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“Their Names Liveth For Evermore”

One year after our initial visit to the shores of Normandy and its history, we returned, determined this time to become more familiar with the area and the impact the D-Day invasion had on our world then and our world now.

Our cruise-led tour last year was interesting, but time-limited due to our ship's sailing schedule. This time, we were able to not only revisit some of the previous areas, but to find some other notable memorials to the heroes who liberated a nation and brought freedom to Europe.

Renting a car enabled us to again see Arromanches, Pointe Du Hoc and the American Cemetery, and to also find the Canadian and British national cemeteries where the members of the armed forces from those countries who died in the battle lie in eternal rest, their service to their nations fulfilled.

On a narrow road, barely large enough for the farm carts for which they were originally designed, outside Reviers Beny-Sur-Mer, a Canadian and French flag signal an easily missed turn into the Beny-Sur-Mer Canadian War Cemetery. A massive red and white maple leaf emblem emblazoned on the ground lets visitors know these are Canadian heroes.

The first sight of the cemetery is, as expected, moving. Toward the rear, towering above the site is the Cross of Sacrifice, a silent sentry over the 2,048 markers, which includes three British soldiers and one French Resistance fighter. Near the entrance a marble slab reminds visitors of solemnity of the area with the inscription “Their Names Liveth For Evermore.”

This cemetery, and the Bayeux War Cemetery of the British casualties, are different than the Normandy American Cemetery and Memorial. At the American cemetery, the markers go on row after precise row, unadorned except for the occasional flowers or flags. The Canadian and British cemeteries contain various flowers and bushes planted in front of and around the markers, giving them a hint of life.

But the markers are the most heart wrenching. The American markers list basic information like name, rank, home state and date of death. These markers were more personal. While they include the same information, many were inscribed with thoughts from loved ones or Bible verses. “He had no chance to say goodbye so in our hearts he’ll never die.” “Not lost to us who loved him, not dead, just gone before, he still lives in our memory and will for evermore.” “To have, to hold, then to part, is the greatest sorrow in our hearts.” “Treasured memories none can steal, death a heartbreak none can heal: Loving wife.”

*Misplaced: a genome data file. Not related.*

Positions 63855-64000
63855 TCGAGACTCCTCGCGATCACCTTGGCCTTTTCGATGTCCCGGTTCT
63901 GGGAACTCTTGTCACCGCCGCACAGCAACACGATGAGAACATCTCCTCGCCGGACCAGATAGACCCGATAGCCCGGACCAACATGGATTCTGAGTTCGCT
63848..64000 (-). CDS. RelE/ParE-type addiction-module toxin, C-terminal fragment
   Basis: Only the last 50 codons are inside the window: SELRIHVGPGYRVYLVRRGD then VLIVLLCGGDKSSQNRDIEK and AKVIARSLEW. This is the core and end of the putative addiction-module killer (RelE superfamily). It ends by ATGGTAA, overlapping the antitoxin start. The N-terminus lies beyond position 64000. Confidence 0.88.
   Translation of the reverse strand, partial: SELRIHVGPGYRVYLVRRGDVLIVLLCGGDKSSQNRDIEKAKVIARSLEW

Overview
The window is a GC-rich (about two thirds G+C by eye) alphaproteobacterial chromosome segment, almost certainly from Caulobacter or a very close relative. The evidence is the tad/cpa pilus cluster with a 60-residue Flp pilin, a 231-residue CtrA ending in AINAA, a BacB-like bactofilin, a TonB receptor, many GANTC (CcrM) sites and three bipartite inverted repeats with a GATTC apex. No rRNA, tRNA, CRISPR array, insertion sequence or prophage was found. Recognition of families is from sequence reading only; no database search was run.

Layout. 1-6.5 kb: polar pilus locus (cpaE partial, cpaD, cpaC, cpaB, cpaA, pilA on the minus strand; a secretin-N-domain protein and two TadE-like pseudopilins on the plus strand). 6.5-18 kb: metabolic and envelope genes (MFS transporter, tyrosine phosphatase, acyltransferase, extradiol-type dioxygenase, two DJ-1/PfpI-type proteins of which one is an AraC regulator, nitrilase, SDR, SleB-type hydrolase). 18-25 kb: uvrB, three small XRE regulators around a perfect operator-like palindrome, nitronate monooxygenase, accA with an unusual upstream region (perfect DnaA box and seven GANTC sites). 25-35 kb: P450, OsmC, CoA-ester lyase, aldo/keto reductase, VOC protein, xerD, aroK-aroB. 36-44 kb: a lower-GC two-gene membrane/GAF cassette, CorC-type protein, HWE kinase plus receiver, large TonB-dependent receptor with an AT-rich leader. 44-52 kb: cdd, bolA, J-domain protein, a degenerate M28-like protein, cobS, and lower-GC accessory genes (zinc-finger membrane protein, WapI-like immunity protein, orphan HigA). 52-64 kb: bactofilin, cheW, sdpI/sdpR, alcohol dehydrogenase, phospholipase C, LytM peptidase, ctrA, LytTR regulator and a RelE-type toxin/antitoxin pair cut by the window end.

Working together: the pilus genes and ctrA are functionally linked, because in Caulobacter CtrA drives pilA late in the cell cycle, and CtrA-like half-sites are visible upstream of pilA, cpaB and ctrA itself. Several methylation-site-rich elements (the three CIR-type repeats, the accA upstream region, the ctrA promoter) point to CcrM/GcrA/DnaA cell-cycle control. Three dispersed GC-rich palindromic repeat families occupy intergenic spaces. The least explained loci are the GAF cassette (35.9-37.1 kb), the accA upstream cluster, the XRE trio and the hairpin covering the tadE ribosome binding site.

These and the many other inscriptions showed that the loss of even one of the soldiers was a loss to many others back home. So many deaths and so many left grieving, the incalculable side of war.


Craters pock the landscape at Pointe Du Hoc like those on a disease-scarred face. The thousands of tons of explosives rained down from sea and air during the initial day and immediate days after D-Day left the land barren, desolate and as dead as the thousands of men on the beaches below.

Today, those craters are refilled with native grasses, bushes and an occasional solitary yellow flower to give a hint of colorful life. Nature has reclaimed the land. It is, as always, the ultimate winner in war.

A new display gave a fresh look at the assault and the immense challenges the U.S. Rangers faced in an assault that would seem impossible. It was, instead, another step in winning the war. Peering over the 100-foot cliff (as close as safety fences and warning signs allow) gives little feel for the challenge the Rangers faced that day. (100 feet is equivalent to about a10-story building.) At the edge of the cliff, near German artillery bunkers destroyed in the assault, is the Ranger Monument, a single granite pillar reminiscent of the daggers the Rangers used. It sits as a reminder of the heroism and the losses which we all should never forget.


Seventy days after the 75th anniversary of the invasion, we walked the grounds of the American Cemetery.

Despite the gray, windy day, the cemetery was full of visitors. A large section of the cemetery was cordoned off so many of the graves were visible only from a distance, but several other sections allowed visitors to get a closer look at the markers. While the Canadian and British cemeteries allow personalization of the markers, the simplicity of the American markers gives the cemetery an air of reverence that causes visitors to speak in hushed tones with heads bowed.

At 5 p.m., the two flags in the center of the cemetery were lowered. This daily ritual brought complete silence to the thousands who stood with hands over hearts or a military salute from a veteran.

At the second flag, a rifle salute was followed by the playing of Taps as the flag, still swaying in the breeze, was lowered and carefully folded. Even after the second flag was down, the crowd remained still, some, I'm sure, waiting for the tears to stop. As the flags were taken away the crowd began leaving, a better idea of what D-Day meant forever in their minds...and in their hearts.

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